decision-maker for the Dutchess County Mobile Crisis Team
(“MCT”), a state-operated entity of healthcare
professionals dispatched to sites within the County to
address psychiatric crises. (See Id. at ¶¶
specifically, after receiving a dispatch referral, Dr. Barden
was responsible for determining whether an individual
satisfied MHL § 9.37 by presenting sufficient danger to
require hospitalization and further psychiatric evaluation.
(See Barden Dep. 17:17-23). Upon such determination,
police or other authorities would apprehend the individual
and transport him or her to a hospital for psychiatric
evaluation in accordance with MHL § 9.37. (See
Id. at 20:23-21:11).
The Dutchess County Psychiatric Helpline
dispatches its healthcare professionals based on referrals
from a 24-hour Helpline operated by the Dutchess County
Department of Mental Hygiene. (See Barden Dep.
20:15-21:11). The Helpline also provides counseling and a
contact point for psychiatric emergency services. (Stern Dep.
8:12-21). At the time of Plaintiff's hospitalization,
Helpline Clinical Unit Administrator John Stern was
responsible for referring individuals for involuntary
hospitalization evaluations. (Id. at 7:18-8:21).
described Plaintiff as “a frequent caller to
Helpline” (Stern Dep. 19:18), and Plaintiff does not
dispute that he called “[m]any times” (Pl. Dep.
96:8). Indeed, Stern testified that Plaintiff called so often
that it “significantly interfered with [Helpline's]
operation.” (Stern Dep. 20:12-14). According to Stern,
Plaintiff would often express hostility toward Helpline
staff, such as threatening lawsuits, causing Stern to be
“frightened for [his] safety, and … for the
safety of the staff.” (Id. at 66:23-67:5).
Assertive Community Treatment
Community Treatment (“ACT”) is an intensive,
outpatient psychiatric program that treats patients who
require frequent hospitalization and home visits.
(See Barden Dep. 25:14-21; Stern Dep. 58:24-25). In
June 2009, ACT admitted and began providing outpatient
services to Plaintiff. (See Pl. Dep. 248:10-249:12).
On October 14, 2009, however, Dr. Stacyann Hahn, Director of
ACT, completed a memo stating that Plaintiff “would be
discharged from the ACT team immediately” because he
was not cooperating with treatment and was becoming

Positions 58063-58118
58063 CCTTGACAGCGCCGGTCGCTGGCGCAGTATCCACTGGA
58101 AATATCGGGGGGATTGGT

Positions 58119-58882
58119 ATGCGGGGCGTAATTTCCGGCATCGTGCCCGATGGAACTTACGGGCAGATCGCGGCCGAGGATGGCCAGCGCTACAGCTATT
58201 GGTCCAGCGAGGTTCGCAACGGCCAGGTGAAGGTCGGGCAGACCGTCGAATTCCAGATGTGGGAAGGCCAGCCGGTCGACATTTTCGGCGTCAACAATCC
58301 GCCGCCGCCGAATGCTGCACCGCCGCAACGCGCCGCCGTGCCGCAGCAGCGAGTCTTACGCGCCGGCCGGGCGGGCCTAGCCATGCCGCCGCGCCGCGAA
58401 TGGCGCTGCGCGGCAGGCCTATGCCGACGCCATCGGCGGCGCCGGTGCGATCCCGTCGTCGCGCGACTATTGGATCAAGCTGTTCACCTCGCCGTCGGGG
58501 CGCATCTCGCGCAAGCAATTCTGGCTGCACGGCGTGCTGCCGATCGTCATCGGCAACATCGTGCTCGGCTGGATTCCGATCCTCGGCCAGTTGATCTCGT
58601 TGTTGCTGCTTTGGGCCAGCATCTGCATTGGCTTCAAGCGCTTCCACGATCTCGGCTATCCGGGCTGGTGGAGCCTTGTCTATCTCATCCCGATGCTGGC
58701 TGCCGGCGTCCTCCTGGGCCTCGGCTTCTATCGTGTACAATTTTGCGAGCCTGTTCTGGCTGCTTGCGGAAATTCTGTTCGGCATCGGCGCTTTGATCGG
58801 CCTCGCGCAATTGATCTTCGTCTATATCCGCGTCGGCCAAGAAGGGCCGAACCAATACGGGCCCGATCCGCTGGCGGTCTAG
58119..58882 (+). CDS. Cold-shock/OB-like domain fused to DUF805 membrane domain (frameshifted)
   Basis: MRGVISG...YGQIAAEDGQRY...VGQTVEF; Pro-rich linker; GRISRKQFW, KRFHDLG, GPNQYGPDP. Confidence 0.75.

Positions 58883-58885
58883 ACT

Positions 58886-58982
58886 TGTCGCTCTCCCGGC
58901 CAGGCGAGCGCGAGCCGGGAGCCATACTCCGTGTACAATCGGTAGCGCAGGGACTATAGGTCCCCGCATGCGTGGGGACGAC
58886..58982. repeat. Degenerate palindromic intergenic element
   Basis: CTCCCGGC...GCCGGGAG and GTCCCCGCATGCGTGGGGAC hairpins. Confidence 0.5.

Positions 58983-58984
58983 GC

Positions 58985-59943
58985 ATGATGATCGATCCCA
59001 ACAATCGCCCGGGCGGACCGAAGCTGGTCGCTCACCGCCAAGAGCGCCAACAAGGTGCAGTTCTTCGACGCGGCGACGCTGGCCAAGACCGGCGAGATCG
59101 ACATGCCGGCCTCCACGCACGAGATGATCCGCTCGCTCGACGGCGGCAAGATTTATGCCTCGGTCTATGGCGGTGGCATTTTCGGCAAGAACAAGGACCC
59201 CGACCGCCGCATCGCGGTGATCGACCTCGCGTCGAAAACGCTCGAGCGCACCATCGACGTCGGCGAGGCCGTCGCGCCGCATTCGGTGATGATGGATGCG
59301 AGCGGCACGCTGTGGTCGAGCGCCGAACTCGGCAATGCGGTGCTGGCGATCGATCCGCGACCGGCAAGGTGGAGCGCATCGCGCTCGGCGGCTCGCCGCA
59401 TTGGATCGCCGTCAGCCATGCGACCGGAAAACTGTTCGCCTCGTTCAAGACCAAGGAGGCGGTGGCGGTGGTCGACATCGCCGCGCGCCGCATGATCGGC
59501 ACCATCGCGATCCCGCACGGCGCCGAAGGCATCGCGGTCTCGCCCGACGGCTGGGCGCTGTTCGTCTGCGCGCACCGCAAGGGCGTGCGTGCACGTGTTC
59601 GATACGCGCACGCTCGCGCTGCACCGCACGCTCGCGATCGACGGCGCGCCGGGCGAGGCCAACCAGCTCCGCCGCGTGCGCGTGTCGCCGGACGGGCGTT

[redacted]. (Barden Decl., Ex. O; see Barden Dep.
27:6-7, 28:13-14). This memo was then forwarded to Dr.
Barden. (See Barden Dep. 27:4-22). Somewhat
presciently, Dr. Barden received word from ACT during this
time that he might one day need to dispatch the MCT to pick
up Plaintiff because Plaintiff was [redacted]. (See
Id. at 26:19-27:3, 29:22-30:5).
Plaintiff's Visit to the Dutchess County Executive's
week after his discharge from the ACT program, on October 22,
2009, Plaintiff visited the Dutchess County Executive's
Office. Plaintiff concedes that during that entire month, he
was suffering from [redacted]. (Pl. 56.1 Opp. ¶¶
48-49). He further acknowledges that he did not sleep at all
the preceding evening. (Id. at ¶ 47).
diverge as to the tenor and extent of Plaintiff's
interactions with employees at the office. The first person
Plaintiff encountered was Donna Lehnert, a budget assistant
in the Dutchess County Budget Office, which shared office
space with the Dutchess County Executive. (See
Lehnert Dep. 6:23-7:13). Among other duties, Lehnert was
responsible for greeting visitors of both offices, and her
desk sat alone in a front entrance room. (See Id. at
to Lehnert, she received a phone call from Plaintiff on the
morning of October 22 in which he requested to meet with the
County Executive; when Lehnert informed Plaintiff that the
County Executive was unavailable and asked if she could take
a message, Plaintiff stated “he had something to show
[the County Executive] … regarding Mental
Hygiene.” (Lehnert Dep. 14:8-14). Within an hour of the
call, Plaintiff arrived at the office and requested to
schedule a meeting with the County Executive. (Id.
at 14:15-18, 15:12-13). When Lehnert stated that the County
Executive was unavailable, Plaintiff “got agitated and
… started walking and pacing and talking to
himself” before having a seat and repeatedly opening,
looking into, and closing a briefcase. (Id. at
15:14-22). Lehnert tried to obtain information from Plaintiff
to schedule an appointment, but Plaintiff “got upset[,
] … started pacing[, ] and [said] he wanted to wait
for” the County Executive. (Id. at
behavior frightened Lehnert: “His behavior was
threatening. … He was talking to himself, he was
pacing and he kept looking in a dark briefcase. It was scary.